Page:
Comments Off on Do You Trust Me?

Do You Trust Me?

More and more articles, blog posts and editorials, about everything, I see us struggling to trust. We struggle with trusting schools, governments, corporations and individuals. We’ve been burned so often that we are no longer able to envision an environment where people (the individual or the system) are working for the good of the people. Where does that leave us?

Locking our doors, eliminating variables and an insistence that the structure will protect us. Protect us from whom? Everyone?!?

I fear for my students that they’re learning in an environment that shows no trust; an environment that enables fear. Whether it is a learning environment that doesn’t trust the judgement of the teacher or where the teacher doesn’t trust the student, we are reinforcing this vision that people cannot or should not trust, and it worries me. Students are absorbing media that tells them to expect uniformity and to think that aberrations, missteps, mistakes and alterations are insistences of incompetence or implied deception.

This mistrust is leading us into a standardized, sanitized view of the inner workings of the classroom.

This mistrust is leading us to a hyper-connected world with no real connection.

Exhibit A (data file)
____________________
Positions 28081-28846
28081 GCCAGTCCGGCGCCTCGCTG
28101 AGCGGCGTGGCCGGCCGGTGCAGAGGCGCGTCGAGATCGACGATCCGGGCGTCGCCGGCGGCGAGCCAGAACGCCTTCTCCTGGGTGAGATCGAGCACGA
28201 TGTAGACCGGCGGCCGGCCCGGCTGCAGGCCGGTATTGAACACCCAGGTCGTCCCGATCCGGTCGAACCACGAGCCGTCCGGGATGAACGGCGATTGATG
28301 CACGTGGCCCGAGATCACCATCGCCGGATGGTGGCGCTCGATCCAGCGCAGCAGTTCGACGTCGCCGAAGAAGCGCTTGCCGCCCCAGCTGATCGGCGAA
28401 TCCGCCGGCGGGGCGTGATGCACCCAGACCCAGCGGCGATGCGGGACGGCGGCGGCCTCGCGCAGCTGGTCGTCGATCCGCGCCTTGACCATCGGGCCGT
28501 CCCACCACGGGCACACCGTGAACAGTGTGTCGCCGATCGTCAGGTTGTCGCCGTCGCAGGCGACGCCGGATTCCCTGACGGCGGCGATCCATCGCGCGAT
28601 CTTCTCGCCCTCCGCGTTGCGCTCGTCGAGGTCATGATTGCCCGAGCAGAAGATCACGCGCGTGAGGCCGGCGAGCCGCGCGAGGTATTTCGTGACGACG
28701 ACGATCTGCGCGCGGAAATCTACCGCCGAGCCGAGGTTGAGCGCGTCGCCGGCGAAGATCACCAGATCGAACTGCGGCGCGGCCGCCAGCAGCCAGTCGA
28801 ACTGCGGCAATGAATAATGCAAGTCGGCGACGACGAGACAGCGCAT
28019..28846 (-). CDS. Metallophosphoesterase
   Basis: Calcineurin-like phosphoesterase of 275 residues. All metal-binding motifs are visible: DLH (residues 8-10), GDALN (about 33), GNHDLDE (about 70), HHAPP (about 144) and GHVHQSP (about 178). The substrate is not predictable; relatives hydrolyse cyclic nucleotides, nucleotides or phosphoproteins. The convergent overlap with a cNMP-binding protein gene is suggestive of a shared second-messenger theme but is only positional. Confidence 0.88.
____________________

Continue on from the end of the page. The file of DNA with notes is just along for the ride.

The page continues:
This mistrust is leading us to belie our common sense and our human nature.

I worry that not only does the public, system, and government not trust teachers, but teachers, themselves, don’t trust themselves to be great. Unwilling to try to be better for fear they might be called to task.

There is an epidemic of mistrust that is spreading and I think, for the sake of students and teachers, we must be the ones to begin having and showing trust.

Nov 15, 2011
Comments Off on “I Had An Epiphany.”

“I Had An Epiphany.”

He is 17. A total of 8 credits. His attendance, spotty at best. His troubles, plenty.

Yet, he’s here.  He is here and ready to learn.  Today.

He tells me that a night ago, as he was getting ready to go to sleep, “I had an epiphany. I just realized out of the blue that it’s up to me. I mean, no one else will get me to where I want to be, but me.”

I ask, “Hmm, so where is it you want to be?”

“I don’t know, probably the military. But more importantly, I just had an epiphany that all the things you’ve been telling me about owning my learning and it being my education, with the emphasis on my decisions, are right.”

“So, what now?”